This is my review of The American Plan by Richard Greenberg.
First produced in 1990, but dated in its fifties setting, this play with its focus on a neurotic young woman reminded me strongly of Tennessee Williams but with an often comic dialogue which seems at times out of kilter with the underlying pathos and forewarnings of possible tragedy.
In the remote Catskill Mountains, a beautiful although apparently unstable girl flirts with a young man who climbs up from a lake onto the jetty where she sits reading. Is her widowed German Jewish mother really a control freak who has spent several previous summers scaring off her daughter's boyfriends, and will she do so again? Is the young man himself quite what he seems? Who is the the publisher of about the same age who insinuates himself into the isolated household shortly afterwards?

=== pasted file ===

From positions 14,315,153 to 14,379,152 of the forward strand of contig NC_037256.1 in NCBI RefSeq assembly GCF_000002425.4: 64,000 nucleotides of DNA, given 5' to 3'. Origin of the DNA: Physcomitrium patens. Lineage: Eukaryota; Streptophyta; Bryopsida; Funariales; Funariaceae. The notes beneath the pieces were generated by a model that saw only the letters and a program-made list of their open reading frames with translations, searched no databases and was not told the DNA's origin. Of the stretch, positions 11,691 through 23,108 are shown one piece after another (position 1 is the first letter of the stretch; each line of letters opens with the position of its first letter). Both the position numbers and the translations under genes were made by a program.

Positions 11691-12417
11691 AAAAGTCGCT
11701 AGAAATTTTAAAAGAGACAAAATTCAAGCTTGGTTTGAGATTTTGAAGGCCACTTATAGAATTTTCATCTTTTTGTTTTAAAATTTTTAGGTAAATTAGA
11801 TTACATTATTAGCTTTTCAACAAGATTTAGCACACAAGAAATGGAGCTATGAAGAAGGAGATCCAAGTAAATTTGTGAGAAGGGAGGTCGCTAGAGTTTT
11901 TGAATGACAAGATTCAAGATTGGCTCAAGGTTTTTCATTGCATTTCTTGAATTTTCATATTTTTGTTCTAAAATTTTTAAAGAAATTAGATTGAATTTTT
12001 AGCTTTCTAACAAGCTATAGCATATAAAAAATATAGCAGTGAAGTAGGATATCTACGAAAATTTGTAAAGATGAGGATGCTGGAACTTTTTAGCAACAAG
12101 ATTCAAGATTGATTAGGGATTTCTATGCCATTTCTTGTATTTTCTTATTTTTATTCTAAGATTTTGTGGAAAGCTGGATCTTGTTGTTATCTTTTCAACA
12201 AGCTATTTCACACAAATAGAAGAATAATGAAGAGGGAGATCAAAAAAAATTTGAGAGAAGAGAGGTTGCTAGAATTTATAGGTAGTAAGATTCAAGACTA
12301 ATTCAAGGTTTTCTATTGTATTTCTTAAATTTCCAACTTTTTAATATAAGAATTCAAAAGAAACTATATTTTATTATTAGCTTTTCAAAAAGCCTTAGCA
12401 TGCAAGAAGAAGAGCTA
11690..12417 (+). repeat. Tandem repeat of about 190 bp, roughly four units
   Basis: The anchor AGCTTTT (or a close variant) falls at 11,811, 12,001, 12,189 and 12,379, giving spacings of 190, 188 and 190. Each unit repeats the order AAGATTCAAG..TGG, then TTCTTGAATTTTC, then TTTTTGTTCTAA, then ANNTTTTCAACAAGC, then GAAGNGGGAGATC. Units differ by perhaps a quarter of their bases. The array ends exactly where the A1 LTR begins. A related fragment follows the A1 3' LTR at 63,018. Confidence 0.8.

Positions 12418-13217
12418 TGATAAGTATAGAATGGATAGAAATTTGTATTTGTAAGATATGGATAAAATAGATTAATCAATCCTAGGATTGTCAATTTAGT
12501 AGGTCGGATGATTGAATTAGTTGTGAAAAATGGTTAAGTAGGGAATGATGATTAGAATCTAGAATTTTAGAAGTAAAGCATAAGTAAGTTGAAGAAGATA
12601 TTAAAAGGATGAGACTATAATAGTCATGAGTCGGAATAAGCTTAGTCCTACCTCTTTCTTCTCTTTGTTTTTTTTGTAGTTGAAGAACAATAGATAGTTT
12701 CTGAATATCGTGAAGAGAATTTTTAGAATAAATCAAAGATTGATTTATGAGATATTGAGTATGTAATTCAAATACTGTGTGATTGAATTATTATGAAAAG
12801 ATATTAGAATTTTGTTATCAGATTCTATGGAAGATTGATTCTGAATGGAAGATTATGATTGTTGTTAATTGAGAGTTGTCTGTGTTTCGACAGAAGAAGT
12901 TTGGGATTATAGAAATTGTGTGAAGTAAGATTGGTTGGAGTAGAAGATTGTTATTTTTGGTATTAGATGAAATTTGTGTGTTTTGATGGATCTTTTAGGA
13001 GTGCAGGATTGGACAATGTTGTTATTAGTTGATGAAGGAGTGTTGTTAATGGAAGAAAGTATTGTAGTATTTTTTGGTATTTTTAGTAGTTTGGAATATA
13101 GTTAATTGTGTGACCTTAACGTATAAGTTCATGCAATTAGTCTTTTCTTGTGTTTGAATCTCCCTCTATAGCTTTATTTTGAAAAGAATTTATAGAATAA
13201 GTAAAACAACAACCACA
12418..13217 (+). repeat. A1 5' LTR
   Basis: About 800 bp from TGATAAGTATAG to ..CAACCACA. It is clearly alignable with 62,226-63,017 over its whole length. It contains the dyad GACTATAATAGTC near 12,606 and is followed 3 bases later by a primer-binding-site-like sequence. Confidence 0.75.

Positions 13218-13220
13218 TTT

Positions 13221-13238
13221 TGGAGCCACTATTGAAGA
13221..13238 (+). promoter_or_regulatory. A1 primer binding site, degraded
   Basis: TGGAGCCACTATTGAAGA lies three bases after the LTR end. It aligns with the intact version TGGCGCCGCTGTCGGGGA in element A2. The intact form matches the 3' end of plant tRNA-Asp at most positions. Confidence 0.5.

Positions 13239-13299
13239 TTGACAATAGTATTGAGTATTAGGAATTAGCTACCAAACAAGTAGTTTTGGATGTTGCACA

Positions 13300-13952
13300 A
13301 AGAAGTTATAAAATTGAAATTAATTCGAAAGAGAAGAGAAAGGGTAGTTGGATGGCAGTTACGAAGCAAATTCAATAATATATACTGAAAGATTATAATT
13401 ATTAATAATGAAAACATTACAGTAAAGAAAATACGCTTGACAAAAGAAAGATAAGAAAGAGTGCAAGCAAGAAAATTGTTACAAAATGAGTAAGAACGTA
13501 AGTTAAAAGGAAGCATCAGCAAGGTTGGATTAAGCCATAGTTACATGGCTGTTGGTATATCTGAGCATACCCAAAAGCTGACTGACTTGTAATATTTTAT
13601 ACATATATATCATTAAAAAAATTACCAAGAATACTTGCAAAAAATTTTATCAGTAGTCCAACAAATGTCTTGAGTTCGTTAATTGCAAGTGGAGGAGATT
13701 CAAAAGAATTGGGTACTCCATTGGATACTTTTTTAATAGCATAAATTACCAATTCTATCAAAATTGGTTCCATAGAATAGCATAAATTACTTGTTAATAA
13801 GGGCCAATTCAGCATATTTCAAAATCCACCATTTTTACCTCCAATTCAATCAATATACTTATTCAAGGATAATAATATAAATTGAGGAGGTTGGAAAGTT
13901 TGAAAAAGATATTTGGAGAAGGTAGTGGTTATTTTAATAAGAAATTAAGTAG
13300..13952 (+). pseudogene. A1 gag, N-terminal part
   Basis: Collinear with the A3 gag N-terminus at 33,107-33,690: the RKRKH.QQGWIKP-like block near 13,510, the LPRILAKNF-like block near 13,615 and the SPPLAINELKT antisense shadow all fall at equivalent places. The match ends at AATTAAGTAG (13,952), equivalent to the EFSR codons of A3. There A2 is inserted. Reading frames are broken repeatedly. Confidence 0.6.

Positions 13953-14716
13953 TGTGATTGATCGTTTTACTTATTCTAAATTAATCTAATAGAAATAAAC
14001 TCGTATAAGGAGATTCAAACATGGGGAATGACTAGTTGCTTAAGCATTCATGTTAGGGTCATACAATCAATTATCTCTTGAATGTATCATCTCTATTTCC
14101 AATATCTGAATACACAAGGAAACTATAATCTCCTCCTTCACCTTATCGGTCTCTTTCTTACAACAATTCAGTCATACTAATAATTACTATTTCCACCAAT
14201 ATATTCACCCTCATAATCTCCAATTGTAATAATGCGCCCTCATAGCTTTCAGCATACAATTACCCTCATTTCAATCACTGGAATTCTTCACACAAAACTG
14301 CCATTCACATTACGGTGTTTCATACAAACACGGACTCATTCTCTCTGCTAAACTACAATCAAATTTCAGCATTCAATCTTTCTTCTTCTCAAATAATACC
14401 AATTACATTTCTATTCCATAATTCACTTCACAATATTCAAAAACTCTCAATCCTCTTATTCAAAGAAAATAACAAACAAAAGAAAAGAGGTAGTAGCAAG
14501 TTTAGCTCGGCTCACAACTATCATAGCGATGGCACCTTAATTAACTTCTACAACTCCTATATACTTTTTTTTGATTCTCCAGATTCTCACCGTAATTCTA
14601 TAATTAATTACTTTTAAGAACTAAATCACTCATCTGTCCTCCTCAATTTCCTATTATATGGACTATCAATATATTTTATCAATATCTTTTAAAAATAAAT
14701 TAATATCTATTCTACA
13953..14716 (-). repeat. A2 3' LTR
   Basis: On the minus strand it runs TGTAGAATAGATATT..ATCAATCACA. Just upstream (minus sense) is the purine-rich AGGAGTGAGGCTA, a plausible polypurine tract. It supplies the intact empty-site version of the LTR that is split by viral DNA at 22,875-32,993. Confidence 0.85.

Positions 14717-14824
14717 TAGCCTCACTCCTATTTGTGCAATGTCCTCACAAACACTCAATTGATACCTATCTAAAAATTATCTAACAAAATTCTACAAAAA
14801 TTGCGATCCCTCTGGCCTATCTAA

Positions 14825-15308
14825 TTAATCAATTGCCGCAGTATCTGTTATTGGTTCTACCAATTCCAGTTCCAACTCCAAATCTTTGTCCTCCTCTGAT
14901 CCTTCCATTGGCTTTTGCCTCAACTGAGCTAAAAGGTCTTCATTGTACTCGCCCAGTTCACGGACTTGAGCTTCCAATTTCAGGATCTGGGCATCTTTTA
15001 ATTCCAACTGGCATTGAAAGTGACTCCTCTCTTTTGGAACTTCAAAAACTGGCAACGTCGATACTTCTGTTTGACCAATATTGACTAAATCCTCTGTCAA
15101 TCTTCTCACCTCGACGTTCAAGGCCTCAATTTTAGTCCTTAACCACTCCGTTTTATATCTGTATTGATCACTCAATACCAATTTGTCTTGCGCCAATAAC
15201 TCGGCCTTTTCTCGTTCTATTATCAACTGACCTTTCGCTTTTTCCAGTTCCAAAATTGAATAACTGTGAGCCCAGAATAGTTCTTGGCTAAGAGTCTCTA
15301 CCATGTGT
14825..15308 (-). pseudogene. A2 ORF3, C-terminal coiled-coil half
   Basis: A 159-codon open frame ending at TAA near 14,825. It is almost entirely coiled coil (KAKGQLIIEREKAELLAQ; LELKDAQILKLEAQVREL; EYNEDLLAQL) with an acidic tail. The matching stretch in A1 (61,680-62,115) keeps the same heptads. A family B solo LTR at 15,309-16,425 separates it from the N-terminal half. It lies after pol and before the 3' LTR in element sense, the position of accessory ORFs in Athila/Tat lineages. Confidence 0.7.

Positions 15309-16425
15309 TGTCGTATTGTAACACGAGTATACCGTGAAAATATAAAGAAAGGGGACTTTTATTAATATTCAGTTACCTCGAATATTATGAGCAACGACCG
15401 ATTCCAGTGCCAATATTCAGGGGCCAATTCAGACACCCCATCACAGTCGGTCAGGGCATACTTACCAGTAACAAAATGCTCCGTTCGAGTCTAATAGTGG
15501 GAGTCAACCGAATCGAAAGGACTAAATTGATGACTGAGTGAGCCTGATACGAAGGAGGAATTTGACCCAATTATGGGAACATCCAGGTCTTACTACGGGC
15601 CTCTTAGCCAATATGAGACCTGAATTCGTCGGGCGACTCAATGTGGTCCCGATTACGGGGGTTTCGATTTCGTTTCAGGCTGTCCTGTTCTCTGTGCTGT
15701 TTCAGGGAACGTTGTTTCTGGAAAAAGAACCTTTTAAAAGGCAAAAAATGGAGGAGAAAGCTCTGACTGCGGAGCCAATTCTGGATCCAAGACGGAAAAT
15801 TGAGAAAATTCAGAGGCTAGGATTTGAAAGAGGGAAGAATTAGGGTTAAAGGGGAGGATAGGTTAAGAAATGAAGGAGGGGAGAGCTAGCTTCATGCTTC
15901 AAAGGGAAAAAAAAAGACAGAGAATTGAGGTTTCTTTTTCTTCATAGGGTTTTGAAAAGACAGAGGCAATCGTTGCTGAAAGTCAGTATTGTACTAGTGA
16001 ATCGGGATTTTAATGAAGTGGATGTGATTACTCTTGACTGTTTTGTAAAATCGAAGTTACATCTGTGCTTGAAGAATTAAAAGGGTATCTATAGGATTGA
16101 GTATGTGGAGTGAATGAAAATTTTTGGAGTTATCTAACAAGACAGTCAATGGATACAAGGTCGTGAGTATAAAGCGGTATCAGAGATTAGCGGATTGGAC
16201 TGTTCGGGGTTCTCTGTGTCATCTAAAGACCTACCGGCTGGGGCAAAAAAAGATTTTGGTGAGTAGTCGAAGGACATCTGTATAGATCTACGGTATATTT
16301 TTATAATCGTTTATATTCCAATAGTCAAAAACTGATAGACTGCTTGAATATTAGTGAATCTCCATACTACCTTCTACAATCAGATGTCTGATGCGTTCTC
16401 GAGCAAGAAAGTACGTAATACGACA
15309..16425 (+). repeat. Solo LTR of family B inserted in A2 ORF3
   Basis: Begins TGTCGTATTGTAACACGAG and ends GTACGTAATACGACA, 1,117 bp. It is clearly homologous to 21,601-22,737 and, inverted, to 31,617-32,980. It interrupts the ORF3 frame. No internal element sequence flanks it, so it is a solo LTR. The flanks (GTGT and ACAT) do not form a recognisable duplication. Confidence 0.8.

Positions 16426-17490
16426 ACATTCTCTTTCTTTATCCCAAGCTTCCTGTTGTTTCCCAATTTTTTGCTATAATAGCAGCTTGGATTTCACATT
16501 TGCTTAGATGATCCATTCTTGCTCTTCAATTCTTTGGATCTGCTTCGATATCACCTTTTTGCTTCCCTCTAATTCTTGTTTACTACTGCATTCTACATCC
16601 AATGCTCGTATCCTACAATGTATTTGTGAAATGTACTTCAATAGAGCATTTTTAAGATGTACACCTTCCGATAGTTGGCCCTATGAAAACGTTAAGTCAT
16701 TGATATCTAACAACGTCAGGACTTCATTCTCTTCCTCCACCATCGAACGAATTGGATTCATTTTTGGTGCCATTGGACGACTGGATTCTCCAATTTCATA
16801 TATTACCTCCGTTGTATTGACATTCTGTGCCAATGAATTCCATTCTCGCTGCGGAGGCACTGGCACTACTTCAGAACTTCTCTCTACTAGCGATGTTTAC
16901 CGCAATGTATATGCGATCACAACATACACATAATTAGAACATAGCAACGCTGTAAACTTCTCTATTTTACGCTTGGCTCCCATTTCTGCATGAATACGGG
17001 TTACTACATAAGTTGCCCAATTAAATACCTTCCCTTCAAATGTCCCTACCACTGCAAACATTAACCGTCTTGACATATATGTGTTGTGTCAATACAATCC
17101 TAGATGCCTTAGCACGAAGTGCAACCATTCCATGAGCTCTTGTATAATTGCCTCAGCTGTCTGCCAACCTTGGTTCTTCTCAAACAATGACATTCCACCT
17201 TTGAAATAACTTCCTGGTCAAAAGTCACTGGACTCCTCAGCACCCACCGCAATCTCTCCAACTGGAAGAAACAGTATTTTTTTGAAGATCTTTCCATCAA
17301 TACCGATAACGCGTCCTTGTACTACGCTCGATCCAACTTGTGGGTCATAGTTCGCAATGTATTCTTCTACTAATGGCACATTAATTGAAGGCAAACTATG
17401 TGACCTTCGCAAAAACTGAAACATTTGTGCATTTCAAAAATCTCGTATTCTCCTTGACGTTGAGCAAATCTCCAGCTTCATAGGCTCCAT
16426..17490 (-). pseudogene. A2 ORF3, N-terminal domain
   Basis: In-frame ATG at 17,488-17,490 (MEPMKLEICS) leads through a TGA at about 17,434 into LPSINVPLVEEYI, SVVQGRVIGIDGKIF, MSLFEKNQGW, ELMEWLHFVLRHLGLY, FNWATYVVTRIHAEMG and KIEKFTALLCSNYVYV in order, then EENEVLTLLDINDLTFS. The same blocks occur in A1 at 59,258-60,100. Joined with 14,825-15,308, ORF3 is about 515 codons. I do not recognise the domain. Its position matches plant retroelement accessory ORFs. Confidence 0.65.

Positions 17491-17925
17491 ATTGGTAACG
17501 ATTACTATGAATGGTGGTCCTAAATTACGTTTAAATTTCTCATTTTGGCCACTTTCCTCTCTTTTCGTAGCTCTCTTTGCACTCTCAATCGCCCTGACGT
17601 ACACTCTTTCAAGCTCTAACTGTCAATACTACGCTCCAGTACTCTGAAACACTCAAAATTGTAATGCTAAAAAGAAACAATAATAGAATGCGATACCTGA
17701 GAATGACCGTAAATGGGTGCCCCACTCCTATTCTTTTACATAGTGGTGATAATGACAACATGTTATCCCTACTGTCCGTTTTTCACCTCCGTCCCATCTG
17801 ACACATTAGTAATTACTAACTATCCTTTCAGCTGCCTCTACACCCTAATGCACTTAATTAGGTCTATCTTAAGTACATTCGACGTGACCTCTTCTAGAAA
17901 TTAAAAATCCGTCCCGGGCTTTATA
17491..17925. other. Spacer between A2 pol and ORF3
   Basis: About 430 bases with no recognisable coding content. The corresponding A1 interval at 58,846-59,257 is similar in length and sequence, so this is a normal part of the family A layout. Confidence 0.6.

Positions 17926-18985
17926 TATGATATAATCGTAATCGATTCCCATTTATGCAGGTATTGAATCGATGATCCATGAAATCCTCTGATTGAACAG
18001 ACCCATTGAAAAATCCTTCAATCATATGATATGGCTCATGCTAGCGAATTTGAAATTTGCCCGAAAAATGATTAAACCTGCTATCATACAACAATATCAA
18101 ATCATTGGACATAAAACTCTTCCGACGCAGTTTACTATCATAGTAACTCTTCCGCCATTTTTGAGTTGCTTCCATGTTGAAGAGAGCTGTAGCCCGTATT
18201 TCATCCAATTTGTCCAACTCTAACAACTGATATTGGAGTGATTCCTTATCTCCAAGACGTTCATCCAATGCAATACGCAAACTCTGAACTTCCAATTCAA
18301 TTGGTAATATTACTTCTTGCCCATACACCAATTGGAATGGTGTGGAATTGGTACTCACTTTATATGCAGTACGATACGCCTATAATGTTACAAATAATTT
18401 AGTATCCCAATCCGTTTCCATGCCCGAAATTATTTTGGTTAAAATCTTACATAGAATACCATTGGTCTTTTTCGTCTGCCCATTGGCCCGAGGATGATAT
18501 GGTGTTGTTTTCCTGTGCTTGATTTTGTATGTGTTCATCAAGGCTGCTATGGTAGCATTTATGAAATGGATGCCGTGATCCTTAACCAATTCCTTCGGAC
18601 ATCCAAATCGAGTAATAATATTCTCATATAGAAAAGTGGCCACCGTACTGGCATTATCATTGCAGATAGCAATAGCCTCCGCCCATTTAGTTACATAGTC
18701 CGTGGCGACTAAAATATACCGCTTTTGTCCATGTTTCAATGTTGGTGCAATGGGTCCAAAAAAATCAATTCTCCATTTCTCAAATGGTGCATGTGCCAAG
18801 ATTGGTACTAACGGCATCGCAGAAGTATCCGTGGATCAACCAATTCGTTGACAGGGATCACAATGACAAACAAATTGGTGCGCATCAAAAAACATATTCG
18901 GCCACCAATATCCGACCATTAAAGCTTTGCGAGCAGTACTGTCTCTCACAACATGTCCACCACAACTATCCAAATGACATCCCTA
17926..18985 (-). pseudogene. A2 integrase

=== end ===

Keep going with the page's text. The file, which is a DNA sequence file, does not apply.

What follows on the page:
This is about the blighting effect of lies, and the way in which people may be reduced to inaction by conflicting desires and emotions.
Greenberg develops some interesting relationships, such as that between the snobbish, prejudiced mother and her enigmatic black servant, who is prepared to "play her part" in public whilst communicating with her in an almost equal role of companionship in private. The author establishes an intriguing drama which promises much, although I found the ending rather flat and disappointing. His suggestion that "happiness is for others" seems a bit trite, simplistic and unmoving in its self-absorbed excuse for passive acceptance of life's blows.